Purpose: Phase contrast microscopy method is useful in the examination of urine sediment to differentiate glomerular(G1) hematuria from non-glomerular(nonG1) hematuria. In this study, we compared the diagnostic value of optical microscopy with that of phase contrast microscopy. Method: One hundred and sixty fresh urine samples of microscopic hematuria (5/HPF or more) from 118 patients with renal disease and 42 patients with urologic disease were analyzed. The erythrocytes referred to as G1, are defined to have acanthocytes, target configuration, or finger ring shape, and a G1 cell/total erythrocyte ratio greater than 3% is defined as reliable marker for G1 bleeding. Result: Sensitivity and specificity of this criteria for G1 bleeding were 50.9% and 94.9% in acanthocytes, 69.6% and 89.1% in the target configuration, and 88.4% and 89.1% in the finger ring, respectively. As for the microscopic observation methods, the sensitivity and specificity of this criteria for G1 bleeding were 88.1 % and 81.0% with phase contrast microscopy, 74.6% and 90.9% with optical microscopy with no dyeing, and 74.6% and 88.6% with optical microscopy with dyeing, respectively. Conclusion: G1 and nonG1 hematuria were correctly diagnosed by counting the urinary G1 cells not only by phase contrast microscopy, but also by optical microscopy. This method seems to have important clinical usefulness by offering information on urinary bleeding.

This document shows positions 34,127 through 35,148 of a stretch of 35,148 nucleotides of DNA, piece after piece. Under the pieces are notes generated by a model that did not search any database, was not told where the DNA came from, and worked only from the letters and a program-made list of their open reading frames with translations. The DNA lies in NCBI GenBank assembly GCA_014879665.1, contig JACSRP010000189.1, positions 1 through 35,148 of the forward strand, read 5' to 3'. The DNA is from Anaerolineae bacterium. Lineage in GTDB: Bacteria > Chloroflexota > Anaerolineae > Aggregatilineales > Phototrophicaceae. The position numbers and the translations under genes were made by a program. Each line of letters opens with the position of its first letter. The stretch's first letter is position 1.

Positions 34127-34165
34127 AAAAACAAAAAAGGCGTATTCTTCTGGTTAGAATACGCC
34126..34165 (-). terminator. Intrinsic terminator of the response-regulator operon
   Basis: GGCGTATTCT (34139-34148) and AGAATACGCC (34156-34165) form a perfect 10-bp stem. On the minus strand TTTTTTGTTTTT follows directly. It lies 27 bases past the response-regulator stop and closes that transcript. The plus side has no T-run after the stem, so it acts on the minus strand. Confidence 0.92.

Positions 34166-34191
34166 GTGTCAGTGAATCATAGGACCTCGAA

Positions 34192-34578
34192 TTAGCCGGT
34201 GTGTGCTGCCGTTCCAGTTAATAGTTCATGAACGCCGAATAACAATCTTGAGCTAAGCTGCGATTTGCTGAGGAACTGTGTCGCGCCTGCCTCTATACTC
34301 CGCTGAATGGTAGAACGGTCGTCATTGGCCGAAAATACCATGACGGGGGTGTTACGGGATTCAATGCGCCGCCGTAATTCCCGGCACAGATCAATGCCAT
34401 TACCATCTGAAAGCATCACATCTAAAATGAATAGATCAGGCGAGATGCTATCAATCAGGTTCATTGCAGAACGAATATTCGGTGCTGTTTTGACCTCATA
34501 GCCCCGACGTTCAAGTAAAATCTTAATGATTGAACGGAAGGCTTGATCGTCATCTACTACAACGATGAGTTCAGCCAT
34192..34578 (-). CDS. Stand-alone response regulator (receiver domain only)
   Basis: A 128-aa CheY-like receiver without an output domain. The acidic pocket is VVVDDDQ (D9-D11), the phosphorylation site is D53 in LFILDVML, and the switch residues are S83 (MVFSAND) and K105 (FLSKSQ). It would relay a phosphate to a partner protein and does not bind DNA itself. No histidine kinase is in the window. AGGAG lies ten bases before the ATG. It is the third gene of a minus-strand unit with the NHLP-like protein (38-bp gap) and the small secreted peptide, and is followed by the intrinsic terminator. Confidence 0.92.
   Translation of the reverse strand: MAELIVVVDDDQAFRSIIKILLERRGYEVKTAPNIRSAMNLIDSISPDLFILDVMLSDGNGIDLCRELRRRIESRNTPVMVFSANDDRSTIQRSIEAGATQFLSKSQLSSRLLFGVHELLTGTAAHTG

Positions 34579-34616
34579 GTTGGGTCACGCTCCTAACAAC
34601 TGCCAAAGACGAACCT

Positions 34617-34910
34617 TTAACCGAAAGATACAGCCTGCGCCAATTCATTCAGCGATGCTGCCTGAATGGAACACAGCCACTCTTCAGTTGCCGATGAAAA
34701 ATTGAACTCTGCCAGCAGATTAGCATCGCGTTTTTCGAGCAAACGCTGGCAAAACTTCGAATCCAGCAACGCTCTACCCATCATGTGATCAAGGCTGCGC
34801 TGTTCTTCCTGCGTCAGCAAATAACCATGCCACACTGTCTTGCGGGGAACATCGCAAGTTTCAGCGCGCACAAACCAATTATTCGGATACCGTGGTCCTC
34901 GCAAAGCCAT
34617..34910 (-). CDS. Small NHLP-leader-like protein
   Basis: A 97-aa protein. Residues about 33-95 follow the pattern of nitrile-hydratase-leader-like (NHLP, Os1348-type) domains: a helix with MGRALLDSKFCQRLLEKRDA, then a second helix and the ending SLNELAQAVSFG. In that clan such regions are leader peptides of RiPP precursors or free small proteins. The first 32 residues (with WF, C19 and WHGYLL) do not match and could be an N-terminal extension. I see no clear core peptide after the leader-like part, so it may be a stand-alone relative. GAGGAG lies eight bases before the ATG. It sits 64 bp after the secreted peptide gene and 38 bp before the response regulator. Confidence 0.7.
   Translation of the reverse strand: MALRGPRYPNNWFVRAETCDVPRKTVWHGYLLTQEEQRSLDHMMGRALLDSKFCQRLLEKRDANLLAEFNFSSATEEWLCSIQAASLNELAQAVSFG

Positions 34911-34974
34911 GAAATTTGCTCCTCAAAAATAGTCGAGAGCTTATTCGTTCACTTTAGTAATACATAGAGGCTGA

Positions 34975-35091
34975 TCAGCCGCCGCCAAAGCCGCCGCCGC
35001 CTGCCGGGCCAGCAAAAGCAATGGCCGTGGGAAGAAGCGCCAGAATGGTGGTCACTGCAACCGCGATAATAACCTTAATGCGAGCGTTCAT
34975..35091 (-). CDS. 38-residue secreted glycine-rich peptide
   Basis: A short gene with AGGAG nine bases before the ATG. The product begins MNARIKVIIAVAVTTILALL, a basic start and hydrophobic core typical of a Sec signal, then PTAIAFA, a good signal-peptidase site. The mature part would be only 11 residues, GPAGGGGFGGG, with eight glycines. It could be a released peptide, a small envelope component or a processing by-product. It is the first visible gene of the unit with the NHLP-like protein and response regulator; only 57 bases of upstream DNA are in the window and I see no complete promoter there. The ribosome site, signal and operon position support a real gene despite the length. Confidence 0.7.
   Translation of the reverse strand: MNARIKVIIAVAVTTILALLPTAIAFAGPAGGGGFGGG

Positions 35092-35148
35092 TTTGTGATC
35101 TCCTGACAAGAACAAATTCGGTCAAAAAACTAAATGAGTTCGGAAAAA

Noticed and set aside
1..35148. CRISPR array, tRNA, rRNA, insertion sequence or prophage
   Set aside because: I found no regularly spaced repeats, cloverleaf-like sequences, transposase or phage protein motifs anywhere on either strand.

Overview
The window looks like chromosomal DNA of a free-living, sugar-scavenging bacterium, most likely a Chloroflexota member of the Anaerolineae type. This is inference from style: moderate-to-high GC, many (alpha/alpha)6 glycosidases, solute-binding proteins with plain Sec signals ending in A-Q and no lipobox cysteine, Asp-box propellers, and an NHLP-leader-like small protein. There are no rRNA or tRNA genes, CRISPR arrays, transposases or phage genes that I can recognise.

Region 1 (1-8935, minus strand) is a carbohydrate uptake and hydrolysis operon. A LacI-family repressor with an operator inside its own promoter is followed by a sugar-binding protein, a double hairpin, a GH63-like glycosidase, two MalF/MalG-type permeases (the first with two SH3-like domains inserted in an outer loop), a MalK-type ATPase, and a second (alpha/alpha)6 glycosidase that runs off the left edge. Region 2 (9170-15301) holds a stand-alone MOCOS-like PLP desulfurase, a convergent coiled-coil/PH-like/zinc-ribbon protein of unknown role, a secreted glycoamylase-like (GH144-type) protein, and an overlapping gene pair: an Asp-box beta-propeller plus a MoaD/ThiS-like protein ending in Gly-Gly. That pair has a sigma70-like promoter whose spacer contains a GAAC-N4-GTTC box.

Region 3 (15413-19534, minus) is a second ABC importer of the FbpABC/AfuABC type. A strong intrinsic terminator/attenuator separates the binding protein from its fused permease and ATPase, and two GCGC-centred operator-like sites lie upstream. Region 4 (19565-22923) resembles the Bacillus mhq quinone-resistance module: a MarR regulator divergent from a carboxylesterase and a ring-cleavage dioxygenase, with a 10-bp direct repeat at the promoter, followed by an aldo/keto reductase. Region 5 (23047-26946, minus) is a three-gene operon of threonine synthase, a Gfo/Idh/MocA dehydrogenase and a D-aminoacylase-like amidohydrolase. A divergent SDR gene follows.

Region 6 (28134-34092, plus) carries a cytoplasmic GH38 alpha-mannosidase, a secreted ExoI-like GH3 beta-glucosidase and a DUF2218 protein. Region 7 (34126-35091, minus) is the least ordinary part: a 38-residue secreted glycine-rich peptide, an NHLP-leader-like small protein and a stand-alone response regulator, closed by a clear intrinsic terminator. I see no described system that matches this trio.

|Number of pages||6|
|Journal||Japanese Journal of Nephrology|
|Publication status||Published - 2006|
- Erythrocyte shape
- Optical microscopy
- Phase contrast microscopy
ASJC Scopus subject areas